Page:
RALEIGH, N.C., Sept. 26 (UPI) -- North Carolina Sen. Kay Hagan and statehouse Speaker Thom TIllis both benefited from the stimulus package passed by Congress in 2009 to help the country recover from the Great Recession.
Hagan, a Democrat, voted for the bill and called it "the best way forward for working families across North Carolina."
According to a report from Politico, a company co-owned by Hagan's husband, Chip, reaped some of those benefits directly.
JDC Manufacturing received nearly $390,000 in federal grants and tax credits for energy projects, said the report, which cited public records and information provided by the company.
Tillis, Kagan's Republican challenger, voted in 2010 to allow North Carolina to participate in a stimulus-funded federal energy tax credit program. He owns at least $50,000 in stock in Aquesta Bank, which benefited from the tax credit program.
Both Hagan and Tillis denied any improper action.
In a statement, Hagan's campaign said she was not involved in her husband's company obtaining federal funding.
"Kay is not involved in her husband's business and had no part in helping JDC apply for or receive these grants," spokeswoman Sadie Weiner said. "Her only involvement was when she made sure that a respected ethics attorney was consulted to ensure that it was appropriate, and the attorney found that it was."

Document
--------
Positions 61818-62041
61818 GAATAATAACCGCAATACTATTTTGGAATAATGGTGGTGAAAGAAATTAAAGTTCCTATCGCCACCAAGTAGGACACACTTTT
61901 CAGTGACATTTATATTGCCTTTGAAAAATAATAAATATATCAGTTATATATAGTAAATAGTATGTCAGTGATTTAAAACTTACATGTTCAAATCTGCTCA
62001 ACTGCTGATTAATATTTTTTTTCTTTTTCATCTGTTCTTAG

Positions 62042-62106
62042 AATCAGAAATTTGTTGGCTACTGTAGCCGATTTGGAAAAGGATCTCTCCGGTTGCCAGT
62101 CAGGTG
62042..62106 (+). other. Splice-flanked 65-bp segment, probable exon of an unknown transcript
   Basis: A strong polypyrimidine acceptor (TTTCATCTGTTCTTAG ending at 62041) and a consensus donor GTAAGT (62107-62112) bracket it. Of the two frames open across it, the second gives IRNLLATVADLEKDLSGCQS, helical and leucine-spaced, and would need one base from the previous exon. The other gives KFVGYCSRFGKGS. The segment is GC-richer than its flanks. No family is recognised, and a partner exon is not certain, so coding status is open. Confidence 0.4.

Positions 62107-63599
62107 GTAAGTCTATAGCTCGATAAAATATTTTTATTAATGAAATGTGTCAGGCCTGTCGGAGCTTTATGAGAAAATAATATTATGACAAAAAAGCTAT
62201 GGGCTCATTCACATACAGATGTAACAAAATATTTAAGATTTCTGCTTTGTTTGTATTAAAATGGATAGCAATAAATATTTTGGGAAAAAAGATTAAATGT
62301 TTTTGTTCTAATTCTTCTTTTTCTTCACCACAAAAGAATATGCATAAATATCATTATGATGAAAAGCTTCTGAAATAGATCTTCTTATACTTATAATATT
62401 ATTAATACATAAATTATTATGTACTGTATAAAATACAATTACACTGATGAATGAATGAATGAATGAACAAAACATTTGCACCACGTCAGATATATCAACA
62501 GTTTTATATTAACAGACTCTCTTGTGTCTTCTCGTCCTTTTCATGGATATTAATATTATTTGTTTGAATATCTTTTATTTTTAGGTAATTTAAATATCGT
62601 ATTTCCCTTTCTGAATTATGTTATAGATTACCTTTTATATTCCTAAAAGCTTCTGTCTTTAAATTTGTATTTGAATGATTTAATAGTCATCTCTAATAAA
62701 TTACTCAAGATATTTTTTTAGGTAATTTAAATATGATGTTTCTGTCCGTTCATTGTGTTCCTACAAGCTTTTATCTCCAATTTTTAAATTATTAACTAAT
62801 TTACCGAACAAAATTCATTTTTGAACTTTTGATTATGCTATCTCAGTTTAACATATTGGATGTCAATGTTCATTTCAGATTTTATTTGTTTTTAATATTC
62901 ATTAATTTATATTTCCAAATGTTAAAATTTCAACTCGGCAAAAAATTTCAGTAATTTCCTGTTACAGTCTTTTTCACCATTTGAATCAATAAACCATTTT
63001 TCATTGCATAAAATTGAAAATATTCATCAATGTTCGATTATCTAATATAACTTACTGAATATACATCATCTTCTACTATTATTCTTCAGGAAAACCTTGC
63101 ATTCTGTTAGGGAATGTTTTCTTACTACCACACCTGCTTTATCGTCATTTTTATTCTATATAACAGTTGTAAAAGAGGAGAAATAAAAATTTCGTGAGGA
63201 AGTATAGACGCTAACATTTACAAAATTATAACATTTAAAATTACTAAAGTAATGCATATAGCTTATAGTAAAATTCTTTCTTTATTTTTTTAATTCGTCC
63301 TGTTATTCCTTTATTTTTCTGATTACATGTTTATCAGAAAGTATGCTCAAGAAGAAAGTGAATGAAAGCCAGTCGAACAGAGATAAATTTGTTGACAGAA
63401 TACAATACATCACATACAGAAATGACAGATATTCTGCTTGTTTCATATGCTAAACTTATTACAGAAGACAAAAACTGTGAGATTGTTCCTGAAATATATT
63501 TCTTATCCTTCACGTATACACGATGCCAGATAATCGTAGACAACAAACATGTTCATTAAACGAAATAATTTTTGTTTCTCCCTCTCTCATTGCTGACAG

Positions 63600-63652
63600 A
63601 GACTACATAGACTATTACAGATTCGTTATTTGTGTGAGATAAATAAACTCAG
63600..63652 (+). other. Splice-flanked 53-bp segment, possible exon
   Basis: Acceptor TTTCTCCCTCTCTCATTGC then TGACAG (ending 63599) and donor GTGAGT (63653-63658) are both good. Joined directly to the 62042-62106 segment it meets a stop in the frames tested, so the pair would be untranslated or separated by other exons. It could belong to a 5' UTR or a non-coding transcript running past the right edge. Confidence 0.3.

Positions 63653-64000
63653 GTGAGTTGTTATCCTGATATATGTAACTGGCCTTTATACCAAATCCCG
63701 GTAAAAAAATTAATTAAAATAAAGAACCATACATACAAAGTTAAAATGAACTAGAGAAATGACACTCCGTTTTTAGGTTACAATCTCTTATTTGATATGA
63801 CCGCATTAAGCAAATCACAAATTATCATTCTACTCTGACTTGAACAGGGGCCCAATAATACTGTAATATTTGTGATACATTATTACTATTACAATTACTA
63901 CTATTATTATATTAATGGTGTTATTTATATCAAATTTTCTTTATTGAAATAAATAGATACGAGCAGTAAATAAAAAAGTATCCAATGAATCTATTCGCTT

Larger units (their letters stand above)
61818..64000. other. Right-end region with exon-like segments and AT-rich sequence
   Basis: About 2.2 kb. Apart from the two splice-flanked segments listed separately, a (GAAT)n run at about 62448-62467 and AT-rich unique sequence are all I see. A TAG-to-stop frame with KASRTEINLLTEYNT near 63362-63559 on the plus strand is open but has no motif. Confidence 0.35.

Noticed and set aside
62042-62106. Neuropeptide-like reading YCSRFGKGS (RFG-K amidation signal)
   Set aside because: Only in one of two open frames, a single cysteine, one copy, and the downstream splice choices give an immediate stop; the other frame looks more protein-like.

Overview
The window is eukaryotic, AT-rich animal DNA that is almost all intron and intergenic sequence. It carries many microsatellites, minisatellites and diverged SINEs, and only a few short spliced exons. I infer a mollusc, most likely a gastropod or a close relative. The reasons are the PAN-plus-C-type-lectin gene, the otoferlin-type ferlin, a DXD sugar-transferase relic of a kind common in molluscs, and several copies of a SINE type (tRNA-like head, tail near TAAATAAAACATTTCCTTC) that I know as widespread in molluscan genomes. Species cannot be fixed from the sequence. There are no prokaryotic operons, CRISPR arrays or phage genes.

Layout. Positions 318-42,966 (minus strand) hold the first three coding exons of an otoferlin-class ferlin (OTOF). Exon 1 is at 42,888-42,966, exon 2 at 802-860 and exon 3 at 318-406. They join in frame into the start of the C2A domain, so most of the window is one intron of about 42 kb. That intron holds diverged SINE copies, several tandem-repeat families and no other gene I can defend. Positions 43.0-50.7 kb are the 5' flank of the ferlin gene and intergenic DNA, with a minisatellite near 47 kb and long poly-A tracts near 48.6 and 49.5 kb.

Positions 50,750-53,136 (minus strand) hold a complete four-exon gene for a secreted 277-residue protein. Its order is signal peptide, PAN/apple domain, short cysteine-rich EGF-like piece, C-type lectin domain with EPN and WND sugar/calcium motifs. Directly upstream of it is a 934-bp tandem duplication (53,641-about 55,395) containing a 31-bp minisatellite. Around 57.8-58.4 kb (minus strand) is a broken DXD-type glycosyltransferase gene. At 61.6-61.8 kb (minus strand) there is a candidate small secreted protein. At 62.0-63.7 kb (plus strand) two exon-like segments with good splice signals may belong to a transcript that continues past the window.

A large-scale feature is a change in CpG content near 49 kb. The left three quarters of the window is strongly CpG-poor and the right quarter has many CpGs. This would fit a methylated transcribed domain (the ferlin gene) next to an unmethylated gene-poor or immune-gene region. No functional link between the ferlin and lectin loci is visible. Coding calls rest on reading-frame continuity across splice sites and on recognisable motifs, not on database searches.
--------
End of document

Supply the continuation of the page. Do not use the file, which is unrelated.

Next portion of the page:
Senate rules say lawmakers must only recuse themselves from voting for legislation if it would benefit just a narrow group of people that includes the senator specifically, while spouses are allowed to enter into government contracts so long as the contract is not a result of improper influence.
Tillis holds "founders investment private stock" in Aquesta, in Cornelius, N.C. He holds between $50,000 and $100,000 in stock, as well as loans worth between $30,00 and $100,000. Aquesta invested $3 million in a company building a solar farm, and received $1.375 million in federal tax credits under the stimulus; Tillis did not personally receive any of the tax credits.
A spokesman for the Tillis campaign said the candidate does not have any influence over the bank's operations or its project investments.
While the Republican has made his opposition to "big government handouts and bailouts" a centerpiece of his campaign, a spokesman said the candidate supported certain incentives.
"Thom Tillis believes that tax incentives and tax credits should be evaluated on a case-by-case basis based on their potential impact on taxpayers and their potential for job creation," spokesman Daniel Keylin said. "His position is not blanket opposition or support for these types of programs but, rather, a case-by-case evaluation process."
The race between Kagan and Tillis is one of the most closely watched of the midterms, and may be key in determining whether Republicans are able to wrest Senate control from Democrats. While the race has been tight, Kagan has opened up a small lead in recent polls, showing the incumbent with an average of 3 to 4 points over her challenger.